Perozeni was the leader of Team 3212, Alpha Company, Second Battalion, Third Special Forces Group. He received a letter of reprimand citing his actions before the mission, including insufficient training and rehearsals before leaving base Oct. 3. One of the main criticisms outlined in the letter states that Team 3212 had rarely trained with the Nigerien soldiers who fought alongside his team that day.
Team 3212 had been in Niger less than a month and had focused on training another counterterrorism unit before the Oct. 3 mission. Perozeni was recommended for the Silver Star, a medal for valor third to the Medal of Honor. He was wounded during the ambush.
The team’s second in command, a master sergeant, was punished for many of the same reasons Perozeni was faulted for: not doing enough training with the Nigerien troops, along with a lack of rehearsals before the mission. His name, and others, have been withheld because of privacy concerns. The names have not been published throughout the investigation.
Major Alan Van Saun, company commander for Alpha Company, was on paternity leave when Team 3212 was ambushed. He was reprimanded for improper training before the company was sent to Niger.
While Van Saun was stateside on leave, the acting company commander was a junior captain, meaning most of his responsibilities were left instead to a more experienced chief warrant officer. Even though the warrant officer’s role meant he was not in charge of Alpha Company, he carried out most of the company commander’s responsibilities. Because of this, the chief warrant officer’s letter of reprimand faulted him for the inaccurate mission plan that helped launch the first of the three missions.
Investigators believed Team 3212 and its immediate leadership in Niamey lied about the first mission because the team had a US intelligence contractor, who was able to detect and locate cellphone and radio communications, accompanying the team.
The investigators thought that by bringing the civilian, Team 3212 had counted on finding and going after Cheffou. Team 3212 brought him, however, because dated intelligence pointed to Cheffou’s presence in the area and it was worth at least trying to locate him when the team was at the Nigerien checkpoint, according to military officials.
The Army also punished Alpha Company’s sergeant major, who left the unit before Team 3212 deployed. As the top enlisted soldier in Alpha Company, he was responsible for the overall training of the company and ensuring that the six teams in the company were properly staffed.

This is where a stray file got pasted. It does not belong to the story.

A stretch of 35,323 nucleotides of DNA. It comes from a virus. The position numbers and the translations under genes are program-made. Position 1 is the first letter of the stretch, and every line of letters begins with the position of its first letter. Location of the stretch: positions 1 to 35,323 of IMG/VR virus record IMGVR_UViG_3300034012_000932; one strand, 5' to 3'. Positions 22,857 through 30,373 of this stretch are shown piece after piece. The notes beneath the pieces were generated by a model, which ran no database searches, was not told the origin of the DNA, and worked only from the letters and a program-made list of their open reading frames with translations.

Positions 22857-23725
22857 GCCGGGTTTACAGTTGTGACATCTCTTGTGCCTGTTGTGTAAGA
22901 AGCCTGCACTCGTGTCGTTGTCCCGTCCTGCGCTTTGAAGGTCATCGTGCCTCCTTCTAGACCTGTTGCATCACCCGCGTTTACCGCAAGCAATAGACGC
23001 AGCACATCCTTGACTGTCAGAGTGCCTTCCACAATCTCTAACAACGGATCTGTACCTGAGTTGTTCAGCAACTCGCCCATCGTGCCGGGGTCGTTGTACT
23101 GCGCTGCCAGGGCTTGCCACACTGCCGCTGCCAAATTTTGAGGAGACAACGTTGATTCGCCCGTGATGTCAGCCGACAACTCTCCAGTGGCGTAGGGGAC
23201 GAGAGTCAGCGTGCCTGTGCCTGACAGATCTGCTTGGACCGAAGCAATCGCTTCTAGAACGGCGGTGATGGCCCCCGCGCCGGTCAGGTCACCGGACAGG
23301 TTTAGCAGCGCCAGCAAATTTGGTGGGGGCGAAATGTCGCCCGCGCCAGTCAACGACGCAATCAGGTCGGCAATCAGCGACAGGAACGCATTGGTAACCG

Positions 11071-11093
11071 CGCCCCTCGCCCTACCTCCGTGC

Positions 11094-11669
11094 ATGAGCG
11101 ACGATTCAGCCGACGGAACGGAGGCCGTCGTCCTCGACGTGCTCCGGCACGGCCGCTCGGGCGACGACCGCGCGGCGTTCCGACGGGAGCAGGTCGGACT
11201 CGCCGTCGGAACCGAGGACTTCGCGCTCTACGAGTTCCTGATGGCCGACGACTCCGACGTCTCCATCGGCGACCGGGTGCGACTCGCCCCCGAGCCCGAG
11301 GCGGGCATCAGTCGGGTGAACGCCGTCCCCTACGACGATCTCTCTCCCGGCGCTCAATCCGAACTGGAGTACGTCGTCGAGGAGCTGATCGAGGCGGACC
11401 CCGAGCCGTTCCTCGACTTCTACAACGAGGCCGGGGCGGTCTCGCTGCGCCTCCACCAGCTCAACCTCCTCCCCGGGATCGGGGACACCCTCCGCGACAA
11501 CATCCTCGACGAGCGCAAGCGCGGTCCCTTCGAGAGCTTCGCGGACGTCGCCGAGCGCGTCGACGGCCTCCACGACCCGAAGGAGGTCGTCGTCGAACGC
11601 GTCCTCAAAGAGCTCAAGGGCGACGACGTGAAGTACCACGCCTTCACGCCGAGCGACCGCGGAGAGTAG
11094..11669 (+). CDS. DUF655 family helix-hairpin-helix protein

He was faulted for improperly training the company while it was in North Carolina. His replacement who deployed to Niger was not punished.
The highest-ranking person punished was Hicks, commanding officer of all Special Operations forces operating in Africa. He was aware of the third mission but was not a part of the approval process. He was punished by Thomas for not having appropriate oversight of the officers below him. He has long been set to retire after finishing his command.
The commander who oversaw Alpha Company and Team 3212, Lieutenant Colonel David Painter, was not punished. He approved the first and second missions and ordered the third. As battalion commander, he oversaw and approved all of his soldiers’ assignments and training, both back in the United States and in Niger. He told Team 3212 to continue on the final mission despite Perozeni’s pushing back on the operation, stating that the team had been out too long and lacked the resources for the operation. Painter is now a battalion commander in the Army’s new advising unit, the Security Force Assistance Brigade.
Colonel Brad Moses, commanding officer of Third Special Forces Group and Painter’s direct superior, received no punishment. He approved the second mission and was closely consulted regarding the third and final mission to send Team 3212 into the campsite and the ambush that followed. He is now chief of staff at Army Special Operations Command, the headquarters that oversees the unit charged with investigating and punishing those in Team 3212.